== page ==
Saturday, June 1, 2013

(In)Security at DHS

So I've taken an interest in social media recently.  To that end, I am very interested in the recently released list of keywords that DHS looks for when monitoring the Internet for terrorist and other "National Security" events.  I downloaded the Analyst Desktop Binder (redacted) and started reading through it. In addition to search terms, I'm always interested in what information can be pulled out of these sorts of things.

Single sign on (but not the way we like):
DHS uses a single sign on for its people to access one of their systems.  Now this appears to be a video system that does something with DirectTV, but still... really?  Oh, by the way, it uses HTTP instead of HTTPS.  Of course, I can't pick on HTTP vs. HTTPS when they use a single shared account.

Training DHS users to accept untrusted SSL certificates:
There's a reason for CA chains.  I've heard it has something to do with certificate trust.  The US Government has been horrible about this through the years. When I was in the Army, I always had to ignore certificate errors to get any work done.  Apparently the trend continues at DHS.  Basically, if you want to use the system, you should accept the invalid certificate for all sessions.  Man in the middle attack anyone?  Seriously, this is just bad systems administration.  Distribute the trusted root cert to all of your clients so they trust this cert and won't be vulnerable to MITM attacks.  Better yet, understand that you are TRAINING YOUR USERS to be vulnerable to future MITM attacks.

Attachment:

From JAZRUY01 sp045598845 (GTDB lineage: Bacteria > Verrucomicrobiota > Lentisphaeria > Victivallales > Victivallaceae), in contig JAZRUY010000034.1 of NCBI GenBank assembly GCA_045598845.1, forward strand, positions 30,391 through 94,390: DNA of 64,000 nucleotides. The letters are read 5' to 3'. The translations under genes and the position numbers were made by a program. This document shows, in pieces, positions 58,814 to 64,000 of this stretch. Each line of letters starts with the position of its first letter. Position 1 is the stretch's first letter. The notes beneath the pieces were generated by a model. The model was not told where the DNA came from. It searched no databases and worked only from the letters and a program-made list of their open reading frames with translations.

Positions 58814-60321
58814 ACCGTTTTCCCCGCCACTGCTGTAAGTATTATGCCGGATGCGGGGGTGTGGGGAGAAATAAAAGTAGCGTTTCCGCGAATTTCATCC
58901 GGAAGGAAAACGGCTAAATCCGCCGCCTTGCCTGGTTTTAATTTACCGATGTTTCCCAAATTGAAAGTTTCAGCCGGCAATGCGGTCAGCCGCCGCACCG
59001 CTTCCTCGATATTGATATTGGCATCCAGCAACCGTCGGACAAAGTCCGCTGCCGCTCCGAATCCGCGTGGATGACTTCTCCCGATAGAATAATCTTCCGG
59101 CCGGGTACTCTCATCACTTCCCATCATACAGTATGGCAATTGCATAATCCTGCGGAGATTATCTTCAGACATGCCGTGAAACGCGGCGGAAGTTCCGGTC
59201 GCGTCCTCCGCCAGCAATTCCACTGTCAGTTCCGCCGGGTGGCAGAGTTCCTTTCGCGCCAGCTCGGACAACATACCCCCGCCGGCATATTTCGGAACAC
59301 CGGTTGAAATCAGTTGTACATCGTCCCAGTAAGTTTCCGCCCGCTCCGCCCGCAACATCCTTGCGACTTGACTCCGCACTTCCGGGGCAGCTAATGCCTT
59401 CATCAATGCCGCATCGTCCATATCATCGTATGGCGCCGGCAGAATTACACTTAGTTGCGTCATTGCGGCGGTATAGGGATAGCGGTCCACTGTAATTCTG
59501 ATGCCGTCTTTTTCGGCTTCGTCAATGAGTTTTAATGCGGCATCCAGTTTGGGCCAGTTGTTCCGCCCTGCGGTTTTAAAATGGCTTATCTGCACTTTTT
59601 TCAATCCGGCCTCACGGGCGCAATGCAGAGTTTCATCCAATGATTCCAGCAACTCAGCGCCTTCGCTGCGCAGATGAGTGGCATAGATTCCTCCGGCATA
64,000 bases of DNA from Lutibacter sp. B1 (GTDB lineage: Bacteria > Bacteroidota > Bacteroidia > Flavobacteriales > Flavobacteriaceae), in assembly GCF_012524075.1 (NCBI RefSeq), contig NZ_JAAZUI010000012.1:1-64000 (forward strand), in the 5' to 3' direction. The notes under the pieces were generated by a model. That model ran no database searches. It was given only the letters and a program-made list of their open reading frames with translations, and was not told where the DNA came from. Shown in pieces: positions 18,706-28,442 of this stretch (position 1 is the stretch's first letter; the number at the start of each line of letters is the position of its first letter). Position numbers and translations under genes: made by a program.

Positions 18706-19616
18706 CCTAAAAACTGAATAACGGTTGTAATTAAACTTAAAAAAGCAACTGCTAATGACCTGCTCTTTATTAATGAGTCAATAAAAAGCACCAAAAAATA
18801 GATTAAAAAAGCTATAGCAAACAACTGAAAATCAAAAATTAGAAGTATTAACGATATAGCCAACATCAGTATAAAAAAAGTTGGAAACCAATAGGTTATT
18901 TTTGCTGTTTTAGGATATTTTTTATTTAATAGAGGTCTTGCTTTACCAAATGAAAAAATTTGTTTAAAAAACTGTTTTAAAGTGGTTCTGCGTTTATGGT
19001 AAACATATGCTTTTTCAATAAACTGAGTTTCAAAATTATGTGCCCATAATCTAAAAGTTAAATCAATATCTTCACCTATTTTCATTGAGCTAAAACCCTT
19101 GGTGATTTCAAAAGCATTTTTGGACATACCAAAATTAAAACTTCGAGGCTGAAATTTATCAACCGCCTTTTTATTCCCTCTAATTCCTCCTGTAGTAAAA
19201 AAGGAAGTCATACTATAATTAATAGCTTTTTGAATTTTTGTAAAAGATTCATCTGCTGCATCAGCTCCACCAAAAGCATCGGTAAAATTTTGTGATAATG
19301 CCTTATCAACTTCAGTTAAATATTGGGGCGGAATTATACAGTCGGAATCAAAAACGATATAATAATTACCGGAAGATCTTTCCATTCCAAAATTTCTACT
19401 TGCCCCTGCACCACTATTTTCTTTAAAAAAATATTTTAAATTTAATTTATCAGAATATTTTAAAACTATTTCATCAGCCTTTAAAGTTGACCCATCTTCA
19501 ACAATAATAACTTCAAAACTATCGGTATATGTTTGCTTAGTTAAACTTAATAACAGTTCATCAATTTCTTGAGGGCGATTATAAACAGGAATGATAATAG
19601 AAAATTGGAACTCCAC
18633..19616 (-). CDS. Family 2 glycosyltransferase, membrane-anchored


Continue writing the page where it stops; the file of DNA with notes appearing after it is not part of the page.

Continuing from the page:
Save your password anyone?
So, as a penetration tester, I can't tell you how discouraging it is when someone forgets to save their passwords.  I mean, I have to actually work to pivot throughout the network.  Pen testers: never fear.  DHS's custom applications offer the option to save the user's password.
Now in all fairness to DHS, their manual does inform users that saving the password is a bad idea since it poses a potential security risk.  I have two questions then:
  1. Why is the option still there when they know it's a security risk.
  2. Why restrict the warning to the manual when you could also put it on the GUI?
Of course, the sane thing to do would be to enable PKI logins or some such that didn't require a password at all, but in lieu of that, don't let users save the passwords.  Crappy idea all the way around.

In case you were curious how this situation could get any dumber, take a look at the other highlighted text.  You can assign a profile, something like "Mobile".  Whoa.  WTF?  There's a custom DHS application that serves some sort of sensitive information (sensitive enough to require a login) and you're using it on a mobile device?  Oh, and by the way it saves your passwords too.  Awesome.  I'm sure the security wizards at DHS have ensured full disk encryption on those mobile devices though so there's nothing to worry about.

Parting thoughts:
If you work for a government agency, don't forget that anything you write down is subject to a FOIA request (that's how this was released).  The government can't hold back stuff that makes you look dumb, just stuff that compromises national security.  Remember: if you'd rather the public (me) didn't blog about your bad procedures, don't write them down.  Or better yet, get some better procedures... for all of us.

Jake Williams
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  1. Users must be indeed very careful with digital signature Adobe Reader, since there are so many malware threats...

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